Music Theory. Those two words either fill you with complete dread or tremendous gratefulness.
I used to hate theory. When I was younger, I just wanted to play “music.” I didn’t have time to waste on chord diagrams, treble clefs, and dotted eighth notes. I wanted to be creative – to play music as I felt it.
I didn’t realize how misled I was.
Music theory builds your creative intuition. Without it, you have no language to work from. It’s like being in a foreign country and not having the ability to communicate. The more you know the “rules,” the more understanding you’ll have when you want to break them.
But I can understand the intimidation. I studied music in college and took 16 credits of Theory I, Theory II, Theory III, and Theory IV. Most of you probably don’t want to sign up for that. So the question begs to be asked: “What do you need to know in order to succeed as a worship leader? What theory knowledge will help me lead my team and my church better?”
It’s a great question. Because doing a strict chord analysis of a Bach Invention is probably not on your bucket list of accomplishments. For those that want to travel that extra mile, it’s a fascinating learning experience. But if you’re looking for the essential theory skills for worship leaders, that’s what this is all about.
Understanding theory prepares you for those moments when the Holy Spirit moves. The more music theory intuition you build, the more prepared you are to support encounter with God moments. I remember when I tried to flow for the first time. It was rough. I didn’t know how to play many chords on the guitar and I only knew a handful of songs. But the more I learned, the better I was able to lead my band and create an atmosphere where the church could engage.
The reason we want to build intuition on our instruments is so we don’t have to think about it. Rather, we can focus on Jesus. We can watch him work. We can lead people. That’s what matters in that moment. Just as we’d prefer a surgeon and airline pilot to know their tools, a worship leader should know how to use music and theory to unify the church, help people engage, and make room for God.
How Knowing Theory Helps You
Let’s expound upon those three things:
1.Unify the Church – I don’t mean the unity of heart that the Holy Spirit does. I mean that a skilled musician and arranger can unify a large or small group of people towards the goal of corporate worship and corporate singing. Skilled worship leaders can bring together different types of people and make them feel part of what’s going on. Seasoned believers are challenged to press in deeper. New Christians are taught how to worship. Guest are made aware of what’s going on. It’s the skill of creating experiences that aren’t just personal encounters for the church to watch. It’s a corporate encounter.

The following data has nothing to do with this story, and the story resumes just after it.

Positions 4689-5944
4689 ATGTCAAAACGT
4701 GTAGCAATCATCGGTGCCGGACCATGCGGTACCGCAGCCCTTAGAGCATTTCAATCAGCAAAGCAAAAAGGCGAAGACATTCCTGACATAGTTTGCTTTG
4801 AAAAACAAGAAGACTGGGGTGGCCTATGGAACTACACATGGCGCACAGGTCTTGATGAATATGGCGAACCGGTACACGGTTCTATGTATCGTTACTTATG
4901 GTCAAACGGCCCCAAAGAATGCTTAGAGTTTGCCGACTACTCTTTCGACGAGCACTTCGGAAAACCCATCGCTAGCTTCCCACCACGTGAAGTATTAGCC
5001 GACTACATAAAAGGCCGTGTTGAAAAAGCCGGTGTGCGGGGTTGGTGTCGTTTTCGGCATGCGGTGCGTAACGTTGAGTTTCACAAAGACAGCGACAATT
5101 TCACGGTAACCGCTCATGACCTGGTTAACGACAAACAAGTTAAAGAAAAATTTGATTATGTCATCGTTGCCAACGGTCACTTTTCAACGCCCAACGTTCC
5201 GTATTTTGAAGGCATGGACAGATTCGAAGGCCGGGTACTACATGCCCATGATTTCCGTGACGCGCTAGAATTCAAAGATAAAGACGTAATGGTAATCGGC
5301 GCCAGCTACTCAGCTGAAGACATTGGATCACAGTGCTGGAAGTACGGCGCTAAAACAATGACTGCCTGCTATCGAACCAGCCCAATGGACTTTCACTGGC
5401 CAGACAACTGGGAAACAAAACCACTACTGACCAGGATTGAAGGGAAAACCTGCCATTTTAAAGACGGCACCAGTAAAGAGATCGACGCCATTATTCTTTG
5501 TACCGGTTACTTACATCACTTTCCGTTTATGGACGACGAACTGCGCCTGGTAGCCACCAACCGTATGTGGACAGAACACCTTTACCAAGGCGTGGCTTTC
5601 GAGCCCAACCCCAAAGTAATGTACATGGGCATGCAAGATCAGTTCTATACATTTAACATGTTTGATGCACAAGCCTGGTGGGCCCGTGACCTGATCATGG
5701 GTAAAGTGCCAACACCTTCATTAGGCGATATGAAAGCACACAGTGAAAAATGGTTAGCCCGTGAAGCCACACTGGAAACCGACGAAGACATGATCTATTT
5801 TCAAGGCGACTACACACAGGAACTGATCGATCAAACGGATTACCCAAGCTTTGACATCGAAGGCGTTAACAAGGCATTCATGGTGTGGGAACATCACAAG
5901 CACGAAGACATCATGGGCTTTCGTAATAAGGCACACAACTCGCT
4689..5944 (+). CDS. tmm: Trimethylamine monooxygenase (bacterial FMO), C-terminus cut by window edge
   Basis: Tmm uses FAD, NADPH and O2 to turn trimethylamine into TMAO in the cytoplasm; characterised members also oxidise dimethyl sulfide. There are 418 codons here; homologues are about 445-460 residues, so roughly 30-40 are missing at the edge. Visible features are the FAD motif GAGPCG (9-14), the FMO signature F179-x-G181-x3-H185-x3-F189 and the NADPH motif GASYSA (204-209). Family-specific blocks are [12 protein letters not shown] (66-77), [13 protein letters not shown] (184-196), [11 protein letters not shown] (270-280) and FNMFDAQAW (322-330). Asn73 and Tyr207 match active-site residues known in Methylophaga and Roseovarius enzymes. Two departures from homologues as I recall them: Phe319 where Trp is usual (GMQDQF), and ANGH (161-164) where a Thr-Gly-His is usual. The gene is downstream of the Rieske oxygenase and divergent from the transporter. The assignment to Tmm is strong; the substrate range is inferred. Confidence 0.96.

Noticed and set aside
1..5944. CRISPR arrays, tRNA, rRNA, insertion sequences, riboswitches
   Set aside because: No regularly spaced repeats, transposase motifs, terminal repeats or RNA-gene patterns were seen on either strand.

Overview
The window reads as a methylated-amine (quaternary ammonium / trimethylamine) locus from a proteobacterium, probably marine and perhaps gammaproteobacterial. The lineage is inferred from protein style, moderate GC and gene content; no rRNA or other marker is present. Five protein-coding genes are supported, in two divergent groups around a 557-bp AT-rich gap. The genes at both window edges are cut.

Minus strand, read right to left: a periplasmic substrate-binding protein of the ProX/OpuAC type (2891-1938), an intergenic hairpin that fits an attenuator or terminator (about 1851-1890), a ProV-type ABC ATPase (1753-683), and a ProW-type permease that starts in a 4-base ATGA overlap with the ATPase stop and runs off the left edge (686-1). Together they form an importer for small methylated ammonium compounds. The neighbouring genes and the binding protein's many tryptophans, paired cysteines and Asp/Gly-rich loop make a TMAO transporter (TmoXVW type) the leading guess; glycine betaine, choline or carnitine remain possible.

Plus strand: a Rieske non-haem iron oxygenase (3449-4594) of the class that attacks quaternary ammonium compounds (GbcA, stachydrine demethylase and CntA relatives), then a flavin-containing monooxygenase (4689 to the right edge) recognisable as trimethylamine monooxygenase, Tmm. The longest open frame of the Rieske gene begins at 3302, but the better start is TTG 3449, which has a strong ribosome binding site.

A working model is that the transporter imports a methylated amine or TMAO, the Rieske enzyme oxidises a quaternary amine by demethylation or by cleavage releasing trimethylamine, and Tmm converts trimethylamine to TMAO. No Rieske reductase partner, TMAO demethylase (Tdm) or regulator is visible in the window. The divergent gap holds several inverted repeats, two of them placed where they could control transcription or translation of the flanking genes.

2. Help People Engage – But a skilled Worship Pastor doesn’t just capture people’s attention. They don’t create a spectacle. A skilled Worship Leader places the focus on the church’s engagement. If people aren’t singing, something is wrong. If people aren’t responding, something is wrong. Worship is an action. This is what sets corporate worship apart as an important spiritual discipline in the life of a believer. It’s not a passive activity. It’s not a spectacle where the professionals impress everyone. It’s an action we all need to take together. It’s theological. It’s emotional. It’s spiritual. But more than anything, it’s a choice we make to declare the promises of God. The Holy Spirit calls us, draws us. But we must make the choice to worship. And that’s what great Worship Leaders help us do.
3. Make Room for God – The more skilled you are with music theory, the more you can place the focus on God and His work in corporate worship. It becomes less about the music and your execution of it. The purpose of music in corporate worship is to make room for God and His work. It’s a tool for the greater encounter of His presence.
And here are a few practical ways to do that:
- Know the Nashville Number System – Even if you don’t play an instrument, it’s a worthy investment of your time to know the Nashville number system. The number system represents all the chords in every major key. Every major key has three major chords and three minor chords (and a diminished chord which no one uses in worship, right?). Bare minimum, learn these numbers and how each chord feels when it is played.
- Understand Time Signatures – Most worship songs are in 4/4, 6/8, or 3/4 time. As a worship leader it’s important to understand these rhythms and be able to sing and lead over them. It also improves communication with your team when you know how any given song or chord progression is subdivided.
- Study The Band – While less music theory, per se, knowing the different instruments and how they function is essential. Of course, you don’t need to play an instrument or be a multi-instrumentalist to be an effective worship leader. But taking the time to understand the roles of the band and how each instrument is most effective will improve your ability to lead.
This is by no means a comprehensive list. What theory knowledge has helped you as a worship leader?
I’d love to hear from you.
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